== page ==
Nicholas Yulico -- Scotiabank -- Analyst

All right. Thank you.

Operator

And the next questionnaire today will be Craig Mailman with KeyBanc Capital Markets. Please go ahead.

Laura Dickson -- KeyBanc Capital Markets -- Analyst

Hey, everyone. This is Laura Dickson, here with Craig.

Jordan Kaplan -- President and Chief Executive Officer

Hi, Laura.

Laura Dickson -- KeyBanc Capital Markets -- Analyst

So, first -- hey, afternoon. So, you mentioned that you start to complete several of your repositioning projects in 1Q, I was just wondering if you could give us some detail on which assets, the associated spend, and then how big the pool of remaining assets is currently?

Jordan Kaplan -- President and Chief Executive Officer

So, we've been spending in terms of the repositioning projects, we've been spending anywhere from $5 million to $15 million and in some cases even a little more than $15 million on a building. And when you look at the size of the buildings we're working on, that's a very small amount relative to the impact that we feel we can have in rental rate. So, the returns on these things are enormous. So that's all the very good news.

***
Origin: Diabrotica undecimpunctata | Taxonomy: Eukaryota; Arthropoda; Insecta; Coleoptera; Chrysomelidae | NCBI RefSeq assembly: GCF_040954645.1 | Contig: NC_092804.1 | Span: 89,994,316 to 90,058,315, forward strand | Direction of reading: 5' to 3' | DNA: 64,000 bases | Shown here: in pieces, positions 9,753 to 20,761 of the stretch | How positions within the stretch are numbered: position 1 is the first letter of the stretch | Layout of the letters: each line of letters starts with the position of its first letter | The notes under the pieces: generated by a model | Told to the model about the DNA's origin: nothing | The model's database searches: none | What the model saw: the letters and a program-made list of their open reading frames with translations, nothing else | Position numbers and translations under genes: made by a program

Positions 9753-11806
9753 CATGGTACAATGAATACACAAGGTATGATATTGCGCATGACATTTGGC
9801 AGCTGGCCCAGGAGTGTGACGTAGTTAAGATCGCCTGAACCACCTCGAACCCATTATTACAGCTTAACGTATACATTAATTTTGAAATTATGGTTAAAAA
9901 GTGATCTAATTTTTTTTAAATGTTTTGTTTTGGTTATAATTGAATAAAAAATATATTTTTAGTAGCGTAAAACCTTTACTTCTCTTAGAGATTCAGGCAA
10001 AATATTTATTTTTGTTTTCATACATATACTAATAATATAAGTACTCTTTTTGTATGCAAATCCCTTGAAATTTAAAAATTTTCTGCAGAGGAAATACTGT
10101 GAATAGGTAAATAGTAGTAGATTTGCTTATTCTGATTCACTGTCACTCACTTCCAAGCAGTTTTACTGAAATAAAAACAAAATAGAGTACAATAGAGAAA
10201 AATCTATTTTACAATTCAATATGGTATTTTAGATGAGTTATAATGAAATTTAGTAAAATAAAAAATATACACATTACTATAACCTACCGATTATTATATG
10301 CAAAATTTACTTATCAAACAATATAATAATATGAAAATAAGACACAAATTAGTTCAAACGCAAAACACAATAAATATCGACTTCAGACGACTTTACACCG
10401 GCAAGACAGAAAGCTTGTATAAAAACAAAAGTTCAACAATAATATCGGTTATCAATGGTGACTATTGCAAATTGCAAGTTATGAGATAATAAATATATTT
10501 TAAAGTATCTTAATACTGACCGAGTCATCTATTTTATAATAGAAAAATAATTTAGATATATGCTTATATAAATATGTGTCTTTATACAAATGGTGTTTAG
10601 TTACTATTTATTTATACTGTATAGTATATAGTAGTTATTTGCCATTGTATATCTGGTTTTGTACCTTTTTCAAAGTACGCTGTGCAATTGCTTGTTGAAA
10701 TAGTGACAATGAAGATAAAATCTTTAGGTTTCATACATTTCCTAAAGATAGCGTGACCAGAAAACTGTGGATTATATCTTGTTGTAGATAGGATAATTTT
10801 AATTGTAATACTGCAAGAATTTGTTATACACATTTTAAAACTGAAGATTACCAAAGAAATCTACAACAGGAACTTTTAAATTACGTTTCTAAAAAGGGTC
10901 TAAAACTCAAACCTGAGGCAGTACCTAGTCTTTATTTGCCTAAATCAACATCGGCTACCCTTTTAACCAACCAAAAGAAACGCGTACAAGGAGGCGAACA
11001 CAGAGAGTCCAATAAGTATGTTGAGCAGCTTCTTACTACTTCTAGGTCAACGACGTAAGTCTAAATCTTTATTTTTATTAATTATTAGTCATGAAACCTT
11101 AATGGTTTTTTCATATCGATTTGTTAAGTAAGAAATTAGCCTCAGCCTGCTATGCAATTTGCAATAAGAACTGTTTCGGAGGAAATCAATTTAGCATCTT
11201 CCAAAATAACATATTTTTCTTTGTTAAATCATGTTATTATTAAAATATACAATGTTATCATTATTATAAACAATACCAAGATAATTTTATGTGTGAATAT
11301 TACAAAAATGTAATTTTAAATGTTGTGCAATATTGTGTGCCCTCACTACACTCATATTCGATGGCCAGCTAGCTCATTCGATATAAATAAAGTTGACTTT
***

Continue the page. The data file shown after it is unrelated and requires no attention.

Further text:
Now, the bad news is -- it's very disruptive, the building. You don't want to take on too many at a time. And it can only -- you can only put out so much capital in that process. We've already told you that we -- the process we're in right now, the combination of buildings that we've purchased, the JVs and buildings that we wholly own total up for about $100 million. We're rolling through that process now and a good chunk of them, low JV and wholly owned ones will start rolling out of over the next few months. So, end of this quarter, beginning -- next quarter and then as it rolls forward.